VAR giveth, and VAR taketh away.
In 2018, River Plate staged a memorable comeback in Brazil and reached the final of the Copa Libertadores with the aid of a controversial VAR penalty against Gremio. On Tuesday, the video resource was the Argentine giants' main adversary as they narrowly failed to pull off an even more dramatic rescue operation. After losing 3-0 last week at home to Palmeiras of Brazil, River won the return game 2-0, and on the balance of play there could have been few complaints had they scored enough goals to make it to the final.
With a huge sigh of relief, Palmeiras can now party like it's 1999 -- the previous time they won the competition -- while they await the winners of the other semifinal between local rivals Santos and Argentina's Boca Juniors.
Palmeiras flirted with disaster, and much of this was their own fault. Coach Abel Ferreira retained the system he used in the first leg -- it worked in Buenos Aires, though his side rode their luck in the first half. It, however, was the wrong choice for this game. Right-back Marcos Rocha was mostly used as a right-sided centre-back, a role for which he is not well suited. Under pressure -- and Palmeiras spent almost the entire game under pressure -- it left them with with a back five, trusting their capacity on the counter-attack, but effectively starved of possession as River looked to win the ball back close to goal. Palmeiras were outnumbered in central midfield, allowing River to build up a head of steam. And, just as last week, they were loaded to their right, allowing too much space to River's marauding right-back Gonzalo Montiel.
There were brief flickers of danger from Palmeiras strikers Luiz Adriano and Rony, but River spent most of the game passing through the Brazilians' midfield, and right from the start the home defence was at full stretch.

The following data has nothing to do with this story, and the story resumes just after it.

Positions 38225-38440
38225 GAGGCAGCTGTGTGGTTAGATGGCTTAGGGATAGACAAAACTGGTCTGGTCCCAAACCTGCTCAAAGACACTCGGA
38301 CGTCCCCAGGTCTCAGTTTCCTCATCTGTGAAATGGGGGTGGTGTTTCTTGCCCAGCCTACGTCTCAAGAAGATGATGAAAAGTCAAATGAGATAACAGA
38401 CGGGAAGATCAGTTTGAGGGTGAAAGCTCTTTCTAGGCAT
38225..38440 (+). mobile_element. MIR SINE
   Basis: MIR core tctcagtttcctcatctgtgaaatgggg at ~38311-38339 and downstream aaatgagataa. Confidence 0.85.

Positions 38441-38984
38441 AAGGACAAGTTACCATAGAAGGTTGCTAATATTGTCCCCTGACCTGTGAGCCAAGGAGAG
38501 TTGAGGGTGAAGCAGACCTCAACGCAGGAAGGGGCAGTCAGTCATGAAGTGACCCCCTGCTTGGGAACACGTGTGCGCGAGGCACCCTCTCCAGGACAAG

River pulled two goals back before half-time. Centre-back Roberto Rojas headed home powerfully from a corner, and then a Nico De La Cruz cross was hooked on by Matias Suarez for Rafael Santos Borre to drift behind Rocha and nod in a second.
At half-time, Ferreira took off attacking midfielder Gustavo Scarpa and sent on Breno Lopes, a clear message that he intended to defend and spring the counter.
But it never happened.
It was one-way traffic, and soon after the restart River drew level on aggregate -- or so it seemed. The play was spread left, where Franco Angileri dinked a cross to the far post, emphatically volleyed back across and inside the corner by Montiel. Then came the VAR show. It took an age, but a narrow offside earlier in the move was discovered and the goal was ruled out.
As River's pressure built, Ferreira finally made the switch that tightened up his midfield, bringing Gabriel Menino in from right wing-back to make three in the centre and letting Breno Lopes take care of the flank. It stemmed the tide, and things appeared to have turned decisively the way of Palmeiras inside the last 20 minutes when River had Rojas sent off. This was another controversial decision, though not one taken by the video referee. The second yellow card for Rojas was more of a clumsy clash than a cynical foul, but Uruguayan official Esteban Ostojich reached for his red.
Palmeiras had picked up plenty of cards and some, especially midfielder Danilo, seemed to be walking a tightrope. But it was River who found themselves down to 10 men.
Amazingly, it made no difference to the pattern of the game. Palmeiras are more comfortable on the counter -- last week they made little use of half an hour against 10 men when they could have put the tie to bed -- and still they found themselves forced back. River soon had a penalty, with Suarez going down under the challenge of Alan Empereur. Montiel was preparing to take the kick when VAR had a look and decided, probably correctly, that there had been little or no contact, and that Suarez was already on his way down, looking for the foul.
And still River kept going. Weverton in the Palmeiras goal was kept busy and, when he was beaten the post, was fortunate enough to have a man on the line to come to his rescue.
There was time for more VAR controversy in the 10th minute of stoppage time. Santos Borre got behind substitute defender Benjamin Kuscevic, and went down awkwardly. It was clumsy. But was it a foul? The referee went to the screen.
A huge decision was about to be taken but, surely to the referee's relief, another narrow offside was found earlier in the move and Palmeiras were much shaken, but safely over the line. Their chance for glory will come on Jan. 30.
On Tuesday night, though, most of the glory goes to River Plate. If this is the end -- as has been speculated -- of the six and half year reign of coach Marcelo Gallardo, then he leaves on a high, lamenting that it was not quite high enough.